IRTBA Announces INTERRA President To Serve On Green Council Board Of Directors
INTERRA AWARDED IDOT PTB 187, ITEM 4 PROJECT
INTERRA Honored With 2017 IRTBA Green Industry Achievement Award For Green Initiatives
You have skilled people, a superior laboratory facility with all the equipment in excellent condition and an outstanding QC/QA program. Your certified tranined staff was knowledgeable, courteous and proactive…
The Metropolitan Water Reclamation District of Greater Chicago (MWRD) through congressional action, transferred maintenance responsibilities of all pool retention structures to the U.S. Army Corps of Engineers in the early 1980s. The U.S. Army Corps’ Rock Island District, in coordination with the MWRD, is implementing a $110 million multi-year program to repair the Chicago Sanitary and Ship Canal embankments along the three-mile upper pool approach area to Lockport Lock and to rehabilitate the Lockport Controlling Works in Lockport, Ill. The concrete Lockport Canal Wall is in an advanced state of deterioration that affects wall stability. The wall was built in the 1890s and last significantly repaired in the 1920s. Rehabilitation of the wall involves placement of new structural precast concrete panels along the existing canal face for approximately 2 miles. The project is located within a three-mile reach of the Lockport Lock Pool of the Illinois Waterway (river mile 291.0 – 294.0) at Lockport, IL. As part of the Chicago Sanitary and Ship Canal, which extends from the Chicago River to the Illinois Waterway, the Lockport upper pool is a perched pool (38-feet above the surrounding area), with a roughly forty-five-foot-high embankment on the right descending bank and a concrete canal wall on the left descending bank.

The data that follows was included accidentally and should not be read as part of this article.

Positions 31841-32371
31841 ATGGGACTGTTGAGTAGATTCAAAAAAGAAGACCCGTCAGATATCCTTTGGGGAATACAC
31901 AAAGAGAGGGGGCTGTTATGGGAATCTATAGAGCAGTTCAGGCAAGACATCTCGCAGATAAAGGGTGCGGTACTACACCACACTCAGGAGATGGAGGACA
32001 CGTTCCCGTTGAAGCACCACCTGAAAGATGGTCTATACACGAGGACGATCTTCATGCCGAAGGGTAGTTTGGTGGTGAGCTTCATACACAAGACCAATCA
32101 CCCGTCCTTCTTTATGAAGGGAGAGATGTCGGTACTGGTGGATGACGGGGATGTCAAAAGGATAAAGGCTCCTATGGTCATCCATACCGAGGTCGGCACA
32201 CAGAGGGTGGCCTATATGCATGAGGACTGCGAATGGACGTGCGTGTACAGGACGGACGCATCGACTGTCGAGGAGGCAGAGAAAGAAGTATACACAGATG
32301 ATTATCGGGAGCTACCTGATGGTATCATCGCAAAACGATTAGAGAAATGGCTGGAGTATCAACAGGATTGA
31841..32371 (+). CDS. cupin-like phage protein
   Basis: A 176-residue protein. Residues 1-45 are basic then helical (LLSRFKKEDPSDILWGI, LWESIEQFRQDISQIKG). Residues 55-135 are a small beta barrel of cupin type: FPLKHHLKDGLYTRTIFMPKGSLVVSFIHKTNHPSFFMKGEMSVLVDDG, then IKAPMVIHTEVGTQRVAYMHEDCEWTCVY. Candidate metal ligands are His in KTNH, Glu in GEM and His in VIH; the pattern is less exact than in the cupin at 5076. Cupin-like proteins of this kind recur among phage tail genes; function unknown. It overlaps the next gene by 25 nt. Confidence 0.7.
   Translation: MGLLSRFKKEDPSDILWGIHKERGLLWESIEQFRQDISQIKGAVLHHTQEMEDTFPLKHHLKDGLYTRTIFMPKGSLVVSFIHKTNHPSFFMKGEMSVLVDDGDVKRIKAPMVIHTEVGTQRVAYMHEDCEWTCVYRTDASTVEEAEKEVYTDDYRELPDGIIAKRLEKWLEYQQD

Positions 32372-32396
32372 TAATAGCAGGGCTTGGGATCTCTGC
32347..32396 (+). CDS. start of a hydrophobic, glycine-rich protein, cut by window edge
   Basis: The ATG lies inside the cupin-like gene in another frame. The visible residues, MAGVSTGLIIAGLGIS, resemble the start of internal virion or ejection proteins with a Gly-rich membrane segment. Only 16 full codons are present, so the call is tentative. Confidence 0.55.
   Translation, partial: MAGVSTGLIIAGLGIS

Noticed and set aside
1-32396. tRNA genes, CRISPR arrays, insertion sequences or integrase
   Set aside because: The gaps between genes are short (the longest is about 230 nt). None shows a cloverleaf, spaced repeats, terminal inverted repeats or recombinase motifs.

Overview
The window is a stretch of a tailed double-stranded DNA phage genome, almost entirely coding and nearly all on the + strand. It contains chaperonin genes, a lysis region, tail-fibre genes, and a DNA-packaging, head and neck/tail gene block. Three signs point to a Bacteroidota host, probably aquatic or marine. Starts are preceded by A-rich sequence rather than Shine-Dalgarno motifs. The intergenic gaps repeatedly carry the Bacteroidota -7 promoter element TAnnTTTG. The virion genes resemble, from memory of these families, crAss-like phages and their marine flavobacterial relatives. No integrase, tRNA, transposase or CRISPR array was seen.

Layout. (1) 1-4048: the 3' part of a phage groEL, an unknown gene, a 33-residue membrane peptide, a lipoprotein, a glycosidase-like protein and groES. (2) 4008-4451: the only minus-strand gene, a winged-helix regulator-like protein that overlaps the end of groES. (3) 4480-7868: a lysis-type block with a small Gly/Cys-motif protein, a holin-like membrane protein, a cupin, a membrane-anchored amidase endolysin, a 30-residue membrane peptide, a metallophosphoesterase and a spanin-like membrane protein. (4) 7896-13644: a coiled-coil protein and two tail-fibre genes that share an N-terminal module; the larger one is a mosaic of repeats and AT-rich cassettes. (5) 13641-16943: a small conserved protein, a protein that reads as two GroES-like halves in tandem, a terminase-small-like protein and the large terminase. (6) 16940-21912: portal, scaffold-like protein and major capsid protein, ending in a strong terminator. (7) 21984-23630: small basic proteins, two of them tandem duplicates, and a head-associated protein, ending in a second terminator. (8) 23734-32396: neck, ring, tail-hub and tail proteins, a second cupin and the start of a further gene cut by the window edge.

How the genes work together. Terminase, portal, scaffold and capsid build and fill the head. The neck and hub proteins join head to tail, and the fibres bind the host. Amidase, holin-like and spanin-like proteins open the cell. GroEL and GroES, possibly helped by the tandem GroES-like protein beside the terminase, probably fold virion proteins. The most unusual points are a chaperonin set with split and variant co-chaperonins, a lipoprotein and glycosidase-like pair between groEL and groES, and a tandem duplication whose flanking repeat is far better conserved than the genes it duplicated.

The U.S. Army Corps of Engineers, Rock Island District, awarded a $64,000,000 construction contract to Walsh Construction Company of Chicago for rehabilitation of the left descending Lockport Canal Wall. INTERRA was retained by Walsh Construction Company to install a total of six observation wells to depths of 40 feet from the top of embankments through challenging embankment materials.